The human security risk
When hackers and cybercriminals are out to exploit every weakness, your employees might be the biggest of them all.
You can patch all your systems, guard your perimeter, secure your endpoints and harden your network, yet there's one vulnerability that's almost impossible to fix: the people you have using all this stuff. No matter how you lock everything down, they're out there misusing your systems, disregarding secure practices and doing deeply silly things that render your network security irrelevant. For many companies, people are the weakest link in the security chain.
Verizon's 2017 Data Breach Investigations Report makes a convincing case for never trusting an employee with your security. 25% of the breaches covered in the report involved internal actors in some capacity. Errors were causal events in 14% of breaches, with another 14% involving the misuse of privileged accounts. 81% of breaches leveraged weak or stolen passwords, while 43% involved a social attack.
On the one hand, you may have employees that can't be trusted because they're deliberately working against your interests. In cases involving insiders, the Verizon report found that 60% of the insiders stole data in the hope of converting it into cash at a future date, with taking it to a rival employer or a new startup the aim of a further 15%.
On the other, you could have employees who shouldn't be trusted because they're incapable of following smart security practices or simply don't see why they should. Verizon's survey found that 66% of malware involved in a breach was installed via malicious attachments, and that 95% of phishing attacks that led to a breach were followed by some form of software installation. Why is it, then, that so many users will still happily click on a link or open an attachment when they get an unsolicited email? One moment of thoughtless could result in a download of malware that replaces their PC's BIOS, giving hackers control of its most fundamental functions and a backdoor into the corporate network?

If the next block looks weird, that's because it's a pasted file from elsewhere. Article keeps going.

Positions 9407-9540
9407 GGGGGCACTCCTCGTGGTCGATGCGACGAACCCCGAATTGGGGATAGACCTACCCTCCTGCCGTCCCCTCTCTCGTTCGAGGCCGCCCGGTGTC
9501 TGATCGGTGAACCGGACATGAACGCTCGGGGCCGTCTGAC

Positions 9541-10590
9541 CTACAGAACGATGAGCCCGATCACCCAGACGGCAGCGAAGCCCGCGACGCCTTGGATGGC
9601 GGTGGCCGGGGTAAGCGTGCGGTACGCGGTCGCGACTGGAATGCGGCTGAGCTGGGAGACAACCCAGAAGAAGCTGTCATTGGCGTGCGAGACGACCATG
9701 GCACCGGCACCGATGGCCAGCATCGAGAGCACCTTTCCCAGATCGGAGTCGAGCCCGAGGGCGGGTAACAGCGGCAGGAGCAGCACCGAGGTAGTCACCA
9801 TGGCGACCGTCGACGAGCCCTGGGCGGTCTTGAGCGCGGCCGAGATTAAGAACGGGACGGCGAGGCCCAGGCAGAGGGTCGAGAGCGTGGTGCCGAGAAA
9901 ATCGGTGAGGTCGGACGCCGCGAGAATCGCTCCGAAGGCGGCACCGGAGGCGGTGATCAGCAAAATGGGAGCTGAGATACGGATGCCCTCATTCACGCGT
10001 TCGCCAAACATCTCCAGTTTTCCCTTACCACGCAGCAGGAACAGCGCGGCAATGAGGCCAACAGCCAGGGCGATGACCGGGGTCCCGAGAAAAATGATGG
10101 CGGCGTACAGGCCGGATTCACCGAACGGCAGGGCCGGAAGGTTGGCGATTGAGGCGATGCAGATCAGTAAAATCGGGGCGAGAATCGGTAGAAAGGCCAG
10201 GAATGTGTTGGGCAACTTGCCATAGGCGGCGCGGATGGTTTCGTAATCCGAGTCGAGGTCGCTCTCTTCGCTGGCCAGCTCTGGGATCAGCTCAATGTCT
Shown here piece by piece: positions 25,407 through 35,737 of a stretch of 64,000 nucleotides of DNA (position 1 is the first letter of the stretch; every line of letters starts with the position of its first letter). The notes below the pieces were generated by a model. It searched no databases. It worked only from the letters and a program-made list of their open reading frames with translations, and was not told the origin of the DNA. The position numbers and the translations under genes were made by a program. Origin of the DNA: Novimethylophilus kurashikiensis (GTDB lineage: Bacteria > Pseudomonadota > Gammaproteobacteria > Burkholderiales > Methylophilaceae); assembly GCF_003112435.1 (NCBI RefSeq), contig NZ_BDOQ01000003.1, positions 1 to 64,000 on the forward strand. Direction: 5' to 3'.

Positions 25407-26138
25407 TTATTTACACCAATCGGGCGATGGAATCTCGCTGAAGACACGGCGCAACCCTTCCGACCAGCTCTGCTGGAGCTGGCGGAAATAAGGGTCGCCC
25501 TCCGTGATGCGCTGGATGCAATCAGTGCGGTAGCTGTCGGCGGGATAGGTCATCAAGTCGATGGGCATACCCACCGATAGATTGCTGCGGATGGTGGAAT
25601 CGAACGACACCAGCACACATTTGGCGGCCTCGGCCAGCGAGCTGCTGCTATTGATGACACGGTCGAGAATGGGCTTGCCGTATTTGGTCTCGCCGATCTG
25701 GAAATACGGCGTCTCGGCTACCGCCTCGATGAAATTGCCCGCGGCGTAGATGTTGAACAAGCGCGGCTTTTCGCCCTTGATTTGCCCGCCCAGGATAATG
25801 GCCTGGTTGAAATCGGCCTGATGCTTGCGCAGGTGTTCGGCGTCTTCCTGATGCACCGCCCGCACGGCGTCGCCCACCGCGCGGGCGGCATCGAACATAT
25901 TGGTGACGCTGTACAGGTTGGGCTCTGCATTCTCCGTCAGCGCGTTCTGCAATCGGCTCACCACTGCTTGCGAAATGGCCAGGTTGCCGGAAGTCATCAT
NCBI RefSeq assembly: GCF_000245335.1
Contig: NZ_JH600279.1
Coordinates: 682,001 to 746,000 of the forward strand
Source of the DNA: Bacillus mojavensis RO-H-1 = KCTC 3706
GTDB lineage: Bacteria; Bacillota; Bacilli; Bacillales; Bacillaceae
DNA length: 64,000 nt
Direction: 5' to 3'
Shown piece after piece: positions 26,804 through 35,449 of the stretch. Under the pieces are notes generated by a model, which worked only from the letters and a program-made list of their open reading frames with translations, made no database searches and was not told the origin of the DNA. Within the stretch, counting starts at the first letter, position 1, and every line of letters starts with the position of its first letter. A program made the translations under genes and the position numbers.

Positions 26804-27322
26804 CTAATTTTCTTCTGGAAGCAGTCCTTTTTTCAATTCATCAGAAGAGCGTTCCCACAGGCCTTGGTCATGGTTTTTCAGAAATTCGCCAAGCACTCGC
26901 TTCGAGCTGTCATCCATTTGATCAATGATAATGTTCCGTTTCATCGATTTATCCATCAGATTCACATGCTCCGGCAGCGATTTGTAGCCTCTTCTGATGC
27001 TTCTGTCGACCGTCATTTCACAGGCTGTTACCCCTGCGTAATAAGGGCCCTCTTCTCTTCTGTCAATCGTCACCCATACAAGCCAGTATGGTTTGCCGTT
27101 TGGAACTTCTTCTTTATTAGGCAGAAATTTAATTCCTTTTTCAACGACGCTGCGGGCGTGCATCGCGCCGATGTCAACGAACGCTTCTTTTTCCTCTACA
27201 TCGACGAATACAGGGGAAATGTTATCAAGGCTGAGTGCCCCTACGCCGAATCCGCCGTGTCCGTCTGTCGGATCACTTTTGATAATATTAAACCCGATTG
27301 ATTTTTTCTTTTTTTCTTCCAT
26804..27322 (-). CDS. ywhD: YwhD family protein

Verizon isn't alone in its findings. The Ponemon Institute's 2016 State of Endpoint Report found that Negligent employees (users) and the devices they used in the workplace continue to be the greatest source of endpoint risk. 81% of respondents say the biggest challenge is minimising the threat of negligent or careless employees who do not follow security policies, a slight increase from 78% of respondents in 2015.'
Those who click on links in phishing emails are just one part of the problem. There are the employees who use the same password across numerous accounts, both work and personal, so that when their account for a gaming or online dating services is hacked, the hacker gets the keys to their work email and any cloud-based services as well.
Then there are the employees who'll pick up a USB memory key in the car park and plug it into their laptop without thinking. An experiment by researchers at US universities found that when USB keys were dropped around six campus locations, over 45% of them were plugged into a computer by the person that found them. And what about the employees who use consumer-grade cloud services for business purposes, then get a nasty surprise when these aren't properly secure?
What can CIOs and IT teams do with this mixture of deliberate misuse and absent-minded behaviour? Well, some or all of the following should help:
Improve endpoint security: Strong network security is a good thing, but it's at the endpoints where end-users have the most impact. Any hardware, software or policies you can put in place to enhance endpoint security should help tip things in your favour.
Have clear policies: Translate security policies into clear, jargon-free English and make it clear why each one matters. Employees need to understand that plugging unauthorised USB memory sticks into a PC isn't sensible behaviour, but also why.